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Do Blackhead Vacuums Work? Are They a Scam?

Blackheads can be stubborn and difficult to deal with. Unfortunately, too many people think that the best solution for blackheads is squeezing hard. In the realm of blackhead solutions, blackhead suction vacuums have gained new popularity, but are they as effective as people say? Read on to learn more about blackheads and blackhead suction vacuums.

What are Blackheads?

Your skin is covered in two types of pores. The first type is a sweat pore which release sweat to keep you cool. The second type of pore is an oil pore. Oil pores are actually openings to your hair follicles. Sebaceous glands within these pores produce an oil called sebum. The sebum travels up the hair follicle to the surface of the skin, keeping the skin soft and moisturized while acting as an effective barrier against water.1

Normally, your pores are good at maintaining themselves and removing any oil, dead skin, and other debris from within. However, these pores may eventually get clogged, trapping all that oil, dead skin, and bacteria. The result is a comedone.

Comedones come in various forms. When the pore gets clogged but closes up, you get a closed comedone, better known as a whitehead. However, when the hair follicle does not close up, you get an open comedone, or blackhead. Both of these types of comedones comprise pores plugged with sebum, keratin, and dead skin cells. People commonly mistake blackheads as pores that have been clogged with dirt because of the characteristic dark color. In reality, that dark color is a chemical reaction that occurs when melanin (the pigment that gives your skin, eyes, and hair their color) makes contact with oxygen. Whiteheads stay white because the pores are closed, keeping the air from reaching the follicle and causing the oxidation reaction.2

How Do Blackhead Suction Vacuums Work?

Blackhead vacuums are fairly straightforward. They are tools that are designed to suck up the oil and dead skin cells trapped in a blackhead. Creating a vacuum in the area surrounding a blackhead creates a negative pressure (pulling) compared to the positive pressure (pulling and squeezing) involved with your fingers and extraction tools.

Are Blackhead Suction Vacuums Better Than Normal Extraction Methods?

Yes and no. The biggest benefit to blackhead vacuums is that they do not involve your fingers, so you don’t risk introducing any bacteria to your skin. Blackhead vacuums are usually sterile, though once they have been used, they do require a thorough cleaning to maintain that bacteria-free environment. Otherwise, they could be just as dirty as your fingernails and fingertips.

While blackhead vacuums can potentially be effective, they are best used after the blocked pores have been loosened using either steam or with a chemical exfoliant, such as salicylic or glycolic acid. However, blackhead vacuums are not effective on more deeply rooted blackheads.7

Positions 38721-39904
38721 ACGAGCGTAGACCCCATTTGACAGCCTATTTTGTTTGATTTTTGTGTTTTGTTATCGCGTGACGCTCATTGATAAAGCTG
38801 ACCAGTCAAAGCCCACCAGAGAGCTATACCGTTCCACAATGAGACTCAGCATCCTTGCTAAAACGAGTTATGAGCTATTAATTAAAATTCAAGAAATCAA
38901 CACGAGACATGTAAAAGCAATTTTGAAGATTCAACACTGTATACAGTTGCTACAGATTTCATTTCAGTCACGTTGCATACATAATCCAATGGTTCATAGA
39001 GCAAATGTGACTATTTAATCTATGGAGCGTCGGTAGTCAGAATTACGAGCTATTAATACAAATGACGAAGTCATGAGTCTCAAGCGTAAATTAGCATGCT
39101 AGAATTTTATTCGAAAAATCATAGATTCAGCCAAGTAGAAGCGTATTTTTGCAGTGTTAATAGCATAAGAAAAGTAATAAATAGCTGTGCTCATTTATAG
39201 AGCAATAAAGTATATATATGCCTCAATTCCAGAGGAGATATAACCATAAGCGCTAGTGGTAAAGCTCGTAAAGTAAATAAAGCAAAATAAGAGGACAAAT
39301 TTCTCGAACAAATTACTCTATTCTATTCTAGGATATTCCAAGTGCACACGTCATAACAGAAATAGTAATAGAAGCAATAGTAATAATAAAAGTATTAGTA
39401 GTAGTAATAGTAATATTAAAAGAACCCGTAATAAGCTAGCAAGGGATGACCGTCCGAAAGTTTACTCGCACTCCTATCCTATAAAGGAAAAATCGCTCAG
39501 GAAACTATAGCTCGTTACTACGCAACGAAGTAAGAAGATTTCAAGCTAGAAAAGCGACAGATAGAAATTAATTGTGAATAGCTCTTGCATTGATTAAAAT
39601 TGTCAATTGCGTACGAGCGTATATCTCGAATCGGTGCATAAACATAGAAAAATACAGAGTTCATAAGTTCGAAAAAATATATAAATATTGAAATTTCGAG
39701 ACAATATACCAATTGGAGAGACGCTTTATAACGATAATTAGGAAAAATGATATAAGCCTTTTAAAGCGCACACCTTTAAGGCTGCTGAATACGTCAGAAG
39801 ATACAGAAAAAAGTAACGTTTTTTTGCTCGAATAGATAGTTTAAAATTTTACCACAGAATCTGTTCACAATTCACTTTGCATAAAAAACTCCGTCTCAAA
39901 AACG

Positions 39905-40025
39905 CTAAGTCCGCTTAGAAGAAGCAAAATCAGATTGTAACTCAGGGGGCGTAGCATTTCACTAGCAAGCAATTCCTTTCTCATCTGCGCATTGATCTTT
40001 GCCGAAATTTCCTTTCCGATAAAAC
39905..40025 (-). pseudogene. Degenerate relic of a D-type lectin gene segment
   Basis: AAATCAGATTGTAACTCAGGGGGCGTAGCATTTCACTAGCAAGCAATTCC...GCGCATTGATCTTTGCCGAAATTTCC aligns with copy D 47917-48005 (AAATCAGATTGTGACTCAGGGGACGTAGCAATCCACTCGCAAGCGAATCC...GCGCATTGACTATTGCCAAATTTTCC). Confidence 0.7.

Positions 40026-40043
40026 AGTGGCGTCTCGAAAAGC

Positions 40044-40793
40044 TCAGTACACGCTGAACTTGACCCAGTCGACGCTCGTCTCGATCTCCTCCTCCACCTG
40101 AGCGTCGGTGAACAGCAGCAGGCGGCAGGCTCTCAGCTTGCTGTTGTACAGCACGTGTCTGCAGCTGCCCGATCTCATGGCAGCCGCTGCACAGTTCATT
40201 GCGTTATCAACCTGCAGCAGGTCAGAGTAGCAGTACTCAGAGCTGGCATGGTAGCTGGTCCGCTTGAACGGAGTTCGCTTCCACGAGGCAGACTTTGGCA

The biggest risk with blackhead vacuums is the intensity of the suction. Too much suction on the skin places pressure on the skin and dilates the superficial blood vessels, resulting in a bruise. If the blood vessels get too dilated, they could break, appearing as thin, thread-like bruises.8

How Are Blackheads Removed by Clinicians?

Clinicians are trained to perform professional extractions for blackheads. This treatment usually starts with a basic cleansing to remove any excess oils, dirt, and debris around the clogged pores. The clinician then softens the skin with a combination of heat and moisture, usually involving a hot towel or steam treatment, or a keratolytic agent that can break down the outer layer of skin and promote the shedding of dead skin cells.3

From there, the clinician proceeds to use a looped extraction tool, which applies even pressure around the clogged pore, pushing out the debris trapped within the follicle. Clinicians may also use gloved fingers or clean cotton pads to encourage the removal of trapped debris. The main idea is to remove the material without causing damage to surrounding tissue or introducing more bacteria into the pore.3

Once the blackheads have been extracted, the clinician will proceed to apply necessary serums and moisture. These are designed to protect the pores that have just been extracted while nourishing the skin with nutrients and minerals that can help to speed up healing and reduce inflammation.3

Should Blackheads Be Popped with Your Fingernails?

Without the help of a clinician, many people resort to popping their blackheads the old fashioned way: with their bare fingers. While using your fingers to squeeze all the gunk out of a blackhead might seem like a good idea, you may actually be making things worse.4

For one, your fingers and fingernails tend to harbor a great deal of bacteria. Squeezing your pores tends to just introduce that bacteria into your pores, which can contribute to greater inflammation, more acne, or even an infection. Clinicians and professional dermatologists use tools that have been sterilized to prevent the introduction of bacteria.

If you don’t pop the blackhead properly, you may just push bacteria, sebum, and debris into deeper tissues within the skin. This can make the comedone larger or even lead to the formation of a cyst, which requires more professional treatment.